Galleri F 15

Charlotte Wankel and L´Esprit Nouveau – Kambo-Kristiania-Paris-Høvik

2. Feb - 22. May 2019

Curator: Hilde Mørch

Charlotte Wankel (1888–1969) grew up on Kambo Farm north of Moss and later put her mark on the French cultural scene. She spent the spring of 1910 as a student of Henri Matisse in Paris, and between 1919 and the end of the 1920’s she lived in the art metropolis.

Her non-figurative and abstract art dating to the mid 1920’s represents a radical change in contemporary art in Norway, and abroad. Wankel was one of the artists who contributed to the new idiom and style growing fast in France. Her art was truly part of the “L`Esprit Nouveau” which gave the avantgarde of the 20’s its forceful vitality.

With this exhibition a female, Norwegian artist is given the attention she so badly deserves. The curator, Hilde Mørch and Galleri F 15 exalts an important artist in Norwegian art history. With her local background and international range, it is a welcome revisit to F 15 by an artist who we were proud to exhibit in both a solo show in 1997 and as a part of Momentum 7 in 2013.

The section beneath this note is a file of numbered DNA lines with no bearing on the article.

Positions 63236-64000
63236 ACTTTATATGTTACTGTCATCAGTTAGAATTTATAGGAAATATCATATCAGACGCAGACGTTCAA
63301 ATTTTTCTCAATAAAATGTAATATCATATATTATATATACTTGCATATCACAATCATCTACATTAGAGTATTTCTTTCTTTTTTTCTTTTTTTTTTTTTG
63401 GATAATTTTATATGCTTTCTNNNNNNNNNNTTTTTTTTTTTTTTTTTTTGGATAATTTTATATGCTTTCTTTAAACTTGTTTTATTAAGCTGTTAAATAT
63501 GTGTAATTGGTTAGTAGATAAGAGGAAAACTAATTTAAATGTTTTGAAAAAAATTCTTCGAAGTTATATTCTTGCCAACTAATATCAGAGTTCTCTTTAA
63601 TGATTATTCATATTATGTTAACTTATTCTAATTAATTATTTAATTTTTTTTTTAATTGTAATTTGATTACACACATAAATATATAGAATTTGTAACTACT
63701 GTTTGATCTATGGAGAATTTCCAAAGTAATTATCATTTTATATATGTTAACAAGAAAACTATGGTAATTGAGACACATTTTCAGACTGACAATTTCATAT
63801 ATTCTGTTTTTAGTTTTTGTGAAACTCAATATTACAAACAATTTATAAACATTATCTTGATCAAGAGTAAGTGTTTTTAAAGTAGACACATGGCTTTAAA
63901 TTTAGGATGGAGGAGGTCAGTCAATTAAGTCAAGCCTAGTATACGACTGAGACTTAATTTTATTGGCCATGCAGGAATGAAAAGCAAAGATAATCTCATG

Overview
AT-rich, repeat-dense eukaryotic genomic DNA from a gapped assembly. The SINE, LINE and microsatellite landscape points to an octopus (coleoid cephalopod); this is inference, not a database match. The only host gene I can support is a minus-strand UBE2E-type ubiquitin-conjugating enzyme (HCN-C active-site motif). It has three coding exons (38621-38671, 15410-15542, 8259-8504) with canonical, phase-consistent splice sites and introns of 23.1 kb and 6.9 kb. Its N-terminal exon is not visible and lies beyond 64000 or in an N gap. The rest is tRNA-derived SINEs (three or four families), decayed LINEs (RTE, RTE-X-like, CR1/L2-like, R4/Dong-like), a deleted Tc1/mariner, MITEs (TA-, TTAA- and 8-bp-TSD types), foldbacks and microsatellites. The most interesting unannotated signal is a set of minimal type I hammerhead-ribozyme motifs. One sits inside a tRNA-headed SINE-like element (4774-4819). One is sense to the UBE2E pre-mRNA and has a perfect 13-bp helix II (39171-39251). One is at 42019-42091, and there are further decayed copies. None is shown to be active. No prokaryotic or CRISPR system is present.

The last time Wankel was a part of an exhibition at Galleri F 15 the curator of the biennial, Erlend Hammer stated: “Wankel is without doubt the most impactful artist born in Moss. Her name may not have been well known, but that may be because she, like many of her female colleagues of that time, got little recognition.”

When Wankel debuted at The Fall Exhibition in 1914 she was praised by art critics and the feared Jappe Nilssen wrote “we have something to look forward to in the future from her hand”. Later, several of her exhibitions were badly portrayed in the press. Neither the public, nor the art world understood cubism.

During the German occupation, Wankel showed works at The Retrospective Exhibit of Sculpture and Painting (1940) and Art and Non-art (1942) at the National Gallery in Oslo. In the latter her paintings were shown as a warning in the Non-art part of the exhibition. During the 1950’s and -60’s her artistic style reached new heights, moving between nonfigurative compositions and more abstract paintings.










Photo: Ingeborg Øien Thorsland